by Melinda Pillsbury-Foster
Aristotle was a smart guy.
One day he squinted down into a handful of his own semen and noticed an army of tiny little wigglers vainly trying to go someplace. I have to admit, the guy must have had great eyesight.
From this evidence the man derived the Theory of the Omni-Potent Sperm, which is still alive and, well, living with us today.
Men, asserted Aristotle, are the source of all life.
They ejaculate their wondrous seed into the fertile, but dead soil of the Woman, and behold, life. All else was irrelevant.
From this handy theory -- the original example of junk science -- Western Civilization (wasn't it Gandhi who said, when asked what he thought of Western Civilization, that he thought it would be a good idea?) derived the law that gave into the hands of men the full and unquestioned custody of children, the product of their excessively valuable loins. It was a question of property riveted to a proper respect for the miraculous process of impregnation.
Birth? That was just delegated work of little value. Women did it, for gosh sakes, how much could it be worth?
Sex? That was work a man could get into.
This was, of course, long before the time of such useful cognitive tools as economic theory and biophysics. But this is the source of the laws with which we still live today.
When they were struggling for their rights, women faced a legal reality that denied they had any right to their children -- thanks to Aristotle and his handy handful of reproductive juices. So they punted. They compromised with another legal fiction: men and women each should have a 50% interest in their biological children. As will most compromises, this one has not worked either.
Even though economic theory existed, no one thought to apply it. Even though the biological realities were better understood, they were ignored. After all, what does law have to do with reality?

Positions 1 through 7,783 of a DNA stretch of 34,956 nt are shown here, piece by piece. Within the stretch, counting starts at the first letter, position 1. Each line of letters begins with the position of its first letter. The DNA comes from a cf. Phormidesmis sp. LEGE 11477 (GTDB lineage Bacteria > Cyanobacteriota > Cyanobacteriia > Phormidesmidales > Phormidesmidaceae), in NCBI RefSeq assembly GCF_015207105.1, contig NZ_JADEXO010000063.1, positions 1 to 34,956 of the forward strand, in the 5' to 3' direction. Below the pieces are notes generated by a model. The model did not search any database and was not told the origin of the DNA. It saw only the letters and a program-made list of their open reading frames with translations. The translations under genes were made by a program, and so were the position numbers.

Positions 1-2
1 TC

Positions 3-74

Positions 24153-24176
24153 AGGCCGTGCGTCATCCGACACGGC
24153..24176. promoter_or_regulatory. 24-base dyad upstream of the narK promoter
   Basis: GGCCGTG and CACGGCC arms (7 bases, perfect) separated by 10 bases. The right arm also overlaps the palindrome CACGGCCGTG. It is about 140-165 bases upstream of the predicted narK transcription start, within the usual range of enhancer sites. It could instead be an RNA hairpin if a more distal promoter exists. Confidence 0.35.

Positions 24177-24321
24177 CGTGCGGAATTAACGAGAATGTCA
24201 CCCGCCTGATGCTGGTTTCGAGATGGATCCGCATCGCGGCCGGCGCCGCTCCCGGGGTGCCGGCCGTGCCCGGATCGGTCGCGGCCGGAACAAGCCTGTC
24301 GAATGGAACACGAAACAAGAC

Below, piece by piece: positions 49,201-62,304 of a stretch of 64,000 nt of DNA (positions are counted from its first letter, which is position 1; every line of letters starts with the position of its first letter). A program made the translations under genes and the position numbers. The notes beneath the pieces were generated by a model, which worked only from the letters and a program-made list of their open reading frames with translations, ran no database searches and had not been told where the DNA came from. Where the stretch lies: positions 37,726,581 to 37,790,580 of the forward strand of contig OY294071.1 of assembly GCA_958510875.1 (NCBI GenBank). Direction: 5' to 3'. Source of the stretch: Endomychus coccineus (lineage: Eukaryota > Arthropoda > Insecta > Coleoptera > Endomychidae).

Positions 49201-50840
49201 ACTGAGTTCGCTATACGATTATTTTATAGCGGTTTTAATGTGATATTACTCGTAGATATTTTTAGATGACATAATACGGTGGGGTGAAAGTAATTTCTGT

The social tinkering of generations of We-Know-What's-Good-For-You theoreticians had so deadened us to the verities of individual rights that we did not even notice. And lawyers? As we all know, they are for the most part so toxic they are likely to turn into politicians.
But it is never too late to change.
The Cult of the Omni-Potent Sperm is actually pretty funny when you summon the images of that scene into the mind: a group of jerks jerking off while their economy (yes, they had one) continued to function on the wealth produced most exclusively by the disfranchised. Women and slaves were the working population. Men who could vote did not work -- unless jerking off and talking are forms of labor. They did become politicians (and, presumably, lawyers). Women were slaves, but they didn't get the use of the title. Slaves, after all, could buy their freedom in that day in age; women could not.
While ancient Greeks might not have understood the economic theory whereby they asserted ownership of the source of wealth, they certainly understood how to do it.
We will now consider the economic realities of the biological investment the two genders of humanity make in offspring. We will now dispose of the Cult of the Omni-Potent Sperm once and for all. The Cult has had its long run, but it is time to get real.